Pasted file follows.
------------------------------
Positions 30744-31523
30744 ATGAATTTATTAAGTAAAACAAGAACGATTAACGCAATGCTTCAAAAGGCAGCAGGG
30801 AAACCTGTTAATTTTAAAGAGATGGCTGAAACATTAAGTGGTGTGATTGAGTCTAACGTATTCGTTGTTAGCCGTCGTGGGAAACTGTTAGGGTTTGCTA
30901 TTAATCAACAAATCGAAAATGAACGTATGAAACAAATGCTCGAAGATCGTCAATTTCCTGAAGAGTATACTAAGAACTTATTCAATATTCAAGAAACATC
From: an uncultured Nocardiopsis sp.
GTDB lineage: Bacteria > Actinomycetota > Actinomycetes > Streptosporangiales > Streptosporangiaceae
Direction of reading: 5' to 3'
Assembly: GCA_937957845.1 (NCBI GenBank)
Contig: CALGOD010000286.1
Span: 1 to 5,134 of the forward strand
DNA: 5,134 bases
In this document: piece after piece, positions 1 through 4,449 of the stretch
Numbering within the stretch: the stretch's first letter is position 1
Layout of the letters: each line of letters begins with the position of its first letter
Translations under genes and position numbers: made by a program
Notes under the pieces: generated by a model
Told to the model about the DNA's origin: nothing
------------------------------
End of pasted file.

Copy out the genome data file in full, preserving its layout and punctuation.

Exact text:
Positions 30744-31523
30744 ATGAATTTATTAAGTAAAACAAGAACGATTAACGCAATGCTTCAAAAGGCAGCAGGG
30801 AAACCTGTTAATTTTAAAGAGATGGCTGAAACATTAAGTGGTGTGATTGAGTCTAACGTATTCGTTGTTAGCCGTCGTGGGAAACTGTTAGGGTTTGCTA
30901 TTAATCAACAAATCGAAAATGAACGTATGAAACAAATGCTCGAAGATCGTCAATTTCCTGAAGAGTATACTAAGAACTTATTCAATATTCAAGAAACATC
From: an uncultured Nocardiopsis sp.
GTDB lineage: Bacteria > Actinomycetota > Actinomycetes > Streptosporangiales > Streptosporangiaceae
Direction of reading: 5' to 3'
Assembly: GCA_937957845.1 (NCBI GenBank)
Contig: CALGOD010000286.1
Span: 1 to 5,134 of the forward strand
DNA: 5,134 bases
In this document: piece after piece, positions 1 through 4,449 of the stretch
Numbering within the stretch: the stretch's first letter is position 1
Layout of the letters: each line of letters begins with the position of its first letter
Translations under genes and position numbers: made by a program
Notes under the pieces: generated by a model
Told to the model about the DNA's origin: nothing